Mojtaba Saminejad's weblogBloggers are being urged to join the campaign of support for imprisoned Iranian blogger Mojtaba Saminejad who has been on hunger strike since 14 May.

Mr Saminejad was arrested in November 2004 after writing about the arrests of three fellow bloggers on

While in prison, his blog was hijacked by hackers connected to the radical Islamist Hezbollah group. He was released on 27 January on payment of 500 million rial (£30,000) bail but rearrested on 12 February, possibly because he relaunched his blog at

Iran has a thriving community of around 46,000 bloggers, but the government has persisted in persecuting people connected with pro-democracy writing.

Press freedom group Reporters sans Frontières (RSF) has described the Iranian government's actions as the 'biggest-ever crackdown on online free expression'.

The organisation wants bloggers and media sites to put pressure on the Iranian authorities by covering the plight of Mr Saminejad and other detained bloggers.

"Online campaigns make a difference. The authorities don't want too much bad publicity on the web, especially before the presidential elections," said RSF spokesperson Julien Pain.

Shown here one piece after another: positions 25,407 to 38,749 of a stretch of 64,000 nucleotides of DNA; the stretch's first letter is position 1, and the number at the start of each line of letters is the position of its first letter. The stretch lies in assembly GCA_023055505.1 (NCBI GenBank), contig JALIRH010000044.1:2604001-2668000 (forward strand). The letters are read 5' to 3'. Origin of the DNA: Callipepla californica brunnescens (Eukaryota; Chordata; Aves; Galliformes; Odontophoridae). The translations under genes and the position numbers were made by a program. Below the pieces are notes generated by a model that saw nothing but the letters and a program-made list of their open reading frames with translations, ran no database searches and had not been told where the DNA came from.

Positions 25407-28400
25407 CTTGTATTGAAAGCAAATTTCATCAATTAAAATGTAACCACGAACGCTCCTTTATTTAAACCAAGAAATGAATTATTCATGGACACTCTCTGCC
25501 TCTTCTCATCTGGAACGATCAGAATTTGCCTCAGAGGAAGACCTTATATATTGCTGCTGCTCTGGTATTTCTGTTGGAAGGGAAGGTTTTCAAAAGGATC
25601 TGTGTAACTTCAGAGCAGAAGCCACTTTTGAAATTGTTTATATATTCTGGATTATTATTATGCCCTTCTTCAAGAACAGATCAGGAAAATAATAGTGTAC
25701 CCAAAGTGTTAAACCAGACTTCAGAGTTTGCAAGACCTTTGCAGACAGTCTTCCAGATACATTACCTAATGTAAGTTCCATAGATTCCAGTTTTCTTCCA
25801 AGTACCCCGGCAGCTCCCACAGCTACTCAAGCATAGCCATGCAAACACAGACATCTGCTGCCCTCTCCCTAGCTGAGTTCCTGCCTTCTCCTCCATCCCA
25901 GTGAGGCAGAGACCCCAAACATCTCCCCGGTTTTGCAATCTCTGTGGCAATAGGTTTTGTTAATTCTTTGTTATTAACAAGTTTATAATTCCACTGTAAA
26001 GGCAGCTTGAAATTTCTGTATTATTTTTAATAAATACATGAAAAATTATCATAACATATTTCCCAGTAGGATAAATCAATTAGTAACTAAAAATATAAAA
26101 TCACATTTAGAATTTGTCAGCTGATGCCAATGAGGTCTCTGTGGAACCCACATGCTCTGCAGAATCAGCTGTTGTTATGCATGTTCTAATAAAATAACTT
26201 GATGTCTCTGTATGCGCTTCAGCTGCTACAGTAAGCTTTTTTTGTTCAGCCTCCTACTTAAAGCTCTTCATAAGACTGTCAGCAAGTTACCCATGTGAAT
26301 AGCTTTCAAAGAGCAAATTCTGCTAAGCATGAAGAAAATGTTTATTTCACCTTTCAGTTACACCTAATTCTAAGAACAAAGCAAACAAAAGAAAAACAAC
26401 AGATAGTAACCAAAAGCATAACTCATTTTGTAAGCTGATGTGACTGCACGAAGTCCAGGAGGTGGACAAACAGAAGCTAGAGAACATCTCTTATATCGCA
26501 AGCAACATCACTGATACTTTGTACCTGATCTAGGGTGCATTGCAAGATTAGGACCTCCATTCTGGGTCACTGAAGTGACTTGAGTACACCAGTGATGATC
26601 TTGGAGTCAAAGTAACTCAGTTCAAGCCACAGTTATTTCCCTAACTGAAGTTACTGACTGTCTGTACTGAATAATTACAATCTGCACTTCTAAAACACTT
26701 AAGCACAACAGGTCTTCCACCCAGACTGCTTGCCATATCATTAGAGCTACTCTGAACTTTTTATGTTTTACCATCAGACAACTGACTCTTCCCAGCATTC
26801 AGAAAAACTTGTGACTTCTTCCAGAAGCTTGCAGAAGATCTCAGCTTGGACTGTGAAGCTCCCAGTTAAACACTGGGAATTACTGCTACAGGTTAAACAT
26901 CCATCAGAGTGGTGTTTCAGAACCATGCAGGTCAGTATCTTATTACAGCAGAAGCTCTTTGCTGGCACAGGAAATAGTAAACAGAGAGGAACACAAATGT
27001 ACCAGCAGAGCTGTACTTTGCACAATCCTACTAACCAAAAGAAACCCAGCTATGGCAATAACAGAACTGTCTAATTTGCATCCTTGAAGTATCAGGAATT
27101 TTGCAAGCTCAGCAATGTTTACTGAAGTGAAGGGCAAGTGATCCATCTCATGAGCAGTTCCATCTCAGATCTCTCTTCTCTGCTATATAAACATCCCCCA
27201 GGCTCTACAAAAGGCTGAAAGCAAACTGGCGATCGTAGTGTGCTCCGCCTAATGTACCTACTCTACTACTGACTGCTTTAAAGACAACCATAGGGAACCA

"If everybody forgets about Mojtaba, he'll remain in prison. International pressure is very important, and has already led to the release of several bloggers."

Mr Saminejad is being held in Tehran's Gohar Dashat prison and has complained of mistreatment. RSF claims that there is often violence between inmates and that his life is danger.

A new petition has been organised by a group of Iranian bloggers calling on Ayatollah Sharoudi, head of the judicial system, to release Mr Saminejad.

The international group the Committee to Protect Bloggers (CPB) organised a day of protest for Mojtaba Saminebad and fellow blogger Arash Sigarchi in February this year, and offer campaign banners and advice on writing letters to the Iranian government in support of the bloggers.

"I don't think people are letting up on Mojtaba," said Curt Hopkins of CPB.

"Pressure directed onto the Iranian government resulted in part in the release on bail of Arash Sigarchi. A combination of things, including internal and external pressure, can have an effect."

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